As the iOS 7 comes with an “iRadio”, streaming from Apple’s iTunes library, that may be very bad news for both conventional Radio Stations, online radios and probably, even the new music stars – on demand streaming apps such as Pandora, Spotify or Deezer.
The iOS 7 in Car integration also means location based recommendation from Siri and a decrease in local radios driven sales. Instead Apple will probably push forward some kind of location based ad system. This was probably the reason it was bidding against Google for Waze.
You may wonder why is the iOS7 in the car such a big news for m-commerce. The answer is the letter “M”, for mobile. The car becomes the actual “mobile device”. The iOS7 car integration may be a whole lot more than we expect in terms of market disruption.
Maybe Apple’s iOS7 is not its best take on mobile interface design. Maybe they did get a little too inspired by Windows Mobile. But also, maybe we’re underestimating the new, Steve Jobs free Apple. The company showed guts and determination at launching a revolutionary, if unusual, product. Apple may stumble once in a while but the company continues innovating and bringing change to new markets. The iOS7 may not have the prettiest icons but it is sure as hell huge news for mobile commerce and the car industry.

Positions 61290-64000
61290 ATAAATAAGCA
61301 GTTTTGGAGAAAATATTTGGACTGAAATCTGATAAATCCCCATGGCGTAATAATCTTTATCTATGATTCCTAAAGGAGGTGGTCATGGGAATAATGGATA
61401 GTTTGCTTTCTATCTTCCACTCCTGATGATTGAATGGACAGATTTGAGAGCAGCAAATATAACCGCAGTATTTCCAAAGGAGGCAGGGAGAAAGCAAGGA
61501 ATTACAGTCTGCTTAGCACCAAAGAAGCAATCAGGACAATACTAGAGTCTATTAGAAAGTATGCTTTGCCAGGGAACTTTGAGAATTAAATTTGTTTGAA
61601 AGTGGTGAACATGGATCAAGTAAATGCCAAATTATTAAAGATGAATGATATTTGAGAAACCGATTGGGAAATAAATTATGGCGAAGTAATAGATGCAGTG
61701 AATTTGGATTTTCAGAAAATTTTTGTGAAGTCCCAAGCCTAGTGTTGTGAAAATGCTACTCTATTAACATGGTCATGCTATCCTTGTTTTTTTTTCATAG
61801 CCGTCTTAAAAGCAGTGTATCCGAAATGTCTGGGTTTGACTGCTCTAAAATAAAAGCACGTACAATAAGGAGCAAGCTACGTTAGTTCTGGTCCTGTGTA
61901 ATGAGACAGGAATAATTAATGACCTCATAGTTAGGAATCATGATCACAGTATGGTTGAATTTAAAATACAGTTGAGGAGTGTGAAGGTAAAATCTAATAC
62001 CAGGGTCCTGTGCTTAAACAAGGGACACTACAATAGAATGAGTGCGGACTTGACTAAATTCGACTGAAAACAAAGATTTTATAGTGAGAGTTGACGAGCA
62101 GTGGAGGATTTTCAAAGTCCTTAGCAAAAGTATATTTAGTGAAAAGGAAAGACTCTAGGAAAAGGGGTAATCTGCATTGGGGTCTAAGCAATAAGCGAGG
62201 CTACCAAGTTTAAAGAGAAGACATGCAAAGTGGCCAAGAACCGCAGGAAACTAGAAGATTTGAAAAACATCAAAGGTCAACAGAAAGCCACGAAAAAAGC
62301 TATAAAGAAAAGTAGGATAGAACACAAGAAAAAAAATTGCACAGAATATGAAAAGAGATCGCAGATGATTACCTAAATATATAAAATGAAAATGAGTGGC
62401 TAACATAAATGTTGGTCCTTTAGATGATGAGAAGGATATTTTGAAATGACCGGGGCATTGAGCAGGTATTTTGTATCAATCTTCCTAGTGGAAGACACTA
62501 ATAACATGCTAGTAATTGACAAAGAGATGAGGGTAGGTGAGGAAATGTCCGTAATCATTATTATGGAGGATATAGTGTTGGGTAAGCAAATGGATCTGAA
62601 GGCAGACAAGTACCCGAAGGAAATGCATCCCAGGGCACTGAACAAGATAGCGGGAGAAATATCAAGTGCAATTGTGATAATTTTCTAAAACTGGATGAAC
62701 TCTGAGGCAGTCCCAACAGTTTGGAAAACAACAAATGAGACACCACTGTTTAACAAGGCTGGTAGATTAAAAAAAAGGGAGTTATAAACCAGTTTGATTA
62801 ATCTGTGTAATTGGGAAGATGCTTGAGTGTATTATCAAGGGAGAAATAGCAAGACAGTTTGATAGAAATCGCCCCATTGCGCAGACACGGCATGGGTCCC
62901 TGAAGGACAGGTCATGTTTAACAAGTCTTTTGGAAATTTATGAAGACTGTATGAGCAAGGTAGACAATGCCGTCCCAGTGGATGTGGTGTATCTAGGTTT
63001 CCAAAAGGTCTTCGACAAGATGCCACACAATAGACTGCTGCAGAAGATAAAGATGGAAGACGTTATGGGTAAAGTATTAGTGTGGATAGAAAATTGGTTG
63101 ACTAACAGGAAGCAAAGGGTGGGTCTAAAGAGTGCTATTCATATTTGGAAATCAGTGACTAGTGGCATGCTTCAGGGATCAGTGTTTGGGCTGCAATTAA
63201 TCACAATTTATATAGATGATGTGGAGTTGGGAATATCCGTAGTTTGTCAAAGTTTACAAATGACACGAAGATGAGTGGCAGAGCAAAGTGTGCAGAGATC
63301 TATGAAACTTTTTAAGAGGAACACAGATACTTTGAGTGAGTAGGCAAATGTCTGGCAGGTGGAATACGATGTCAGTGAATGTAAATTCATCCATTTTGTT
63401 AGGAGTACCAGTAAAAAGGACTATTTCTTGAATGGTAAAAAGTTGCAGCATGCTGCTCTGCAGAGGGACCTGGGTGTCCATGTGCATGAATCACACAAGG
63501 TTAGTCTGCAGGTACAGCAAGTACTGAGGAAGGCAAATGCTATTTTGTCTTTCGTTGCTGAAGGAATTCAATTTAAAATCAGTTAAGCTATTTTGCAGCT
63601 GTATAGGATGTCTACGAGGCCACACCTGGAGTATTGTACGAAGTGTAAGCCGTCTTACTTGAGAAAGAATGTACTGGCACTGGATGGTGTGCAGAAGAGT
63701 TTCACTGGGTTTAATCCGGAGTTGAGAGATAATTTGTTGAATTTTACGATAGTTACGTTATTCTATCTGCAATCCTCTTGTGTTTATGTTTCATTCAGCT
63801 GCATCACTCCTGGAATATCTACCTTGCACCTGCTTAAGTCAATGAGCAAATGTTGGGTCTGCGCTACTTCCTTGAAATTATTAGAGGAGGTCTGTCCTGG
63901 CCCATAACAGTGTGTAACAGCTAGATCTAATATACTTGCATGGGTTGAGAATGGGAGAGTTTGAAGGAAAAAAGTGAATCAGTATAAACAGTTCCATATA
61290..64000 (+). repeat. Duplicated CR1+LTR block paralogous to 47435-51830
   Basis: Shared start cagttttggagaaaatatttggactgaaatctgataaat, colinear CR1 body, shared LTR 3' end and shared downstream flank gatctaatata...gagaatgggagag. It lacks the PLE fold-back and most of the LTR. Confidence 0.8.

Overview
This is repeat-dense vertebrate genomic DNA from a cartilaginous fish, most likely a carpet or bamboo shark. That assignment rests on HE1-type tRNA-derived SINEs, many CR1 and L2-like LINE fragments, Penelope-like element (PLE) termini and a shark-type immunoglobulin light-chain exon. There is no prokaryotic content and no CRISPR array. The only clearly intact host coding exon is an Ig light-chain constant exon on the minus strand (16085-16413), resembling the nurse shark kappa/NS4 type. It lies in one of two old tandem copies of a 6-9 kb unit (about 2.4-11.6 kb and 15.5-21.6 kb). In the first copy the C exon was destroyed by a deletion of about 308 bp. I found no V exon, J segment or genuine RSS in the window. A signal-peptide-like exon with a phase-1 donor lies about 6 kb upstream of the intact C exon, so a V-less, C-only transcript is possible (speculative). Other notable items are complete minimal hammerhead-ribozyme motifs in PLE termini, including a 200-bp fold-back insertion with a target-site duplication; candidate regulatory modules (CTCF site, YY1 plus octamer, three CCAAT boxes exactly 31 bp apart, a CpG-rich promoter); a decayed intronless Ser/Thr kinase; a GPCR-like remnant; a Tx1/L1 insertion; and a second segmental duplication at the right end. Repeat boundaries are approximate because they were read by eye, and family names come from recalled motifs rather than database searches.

Any Apple user knows that there is no way to keep an iPhone or iPad for more than 2 or 3 years and still be happy about it. If you’ve ever bought an iPhone or iPad you know how it goes: you buy the new product, you fell in love with it (it works just great, it looks awesome and everybody wants to see or touch it) and before you know it someone at Apple unveils the new version.
The new version is never something revolutionary. It’s usually just “innovative”.It does have some small, incremental upgrades, just enough to call it a “new” product, but there is no actual need to switch over, unless you are one of Apple’s executives. However, next thing you know you start loosing your signal, apps crash, and you’re not feeling so good about your once loved device. But nothing changed. It’s the same device, it has the same specs but all of a sudden – it’s not good enough.
So you go and buy the new one (it’s never cheap) and you feel this is the device you are going to pass on to your children. Buuut… Apple decides to launch another next year and it’s back to the Apple Store.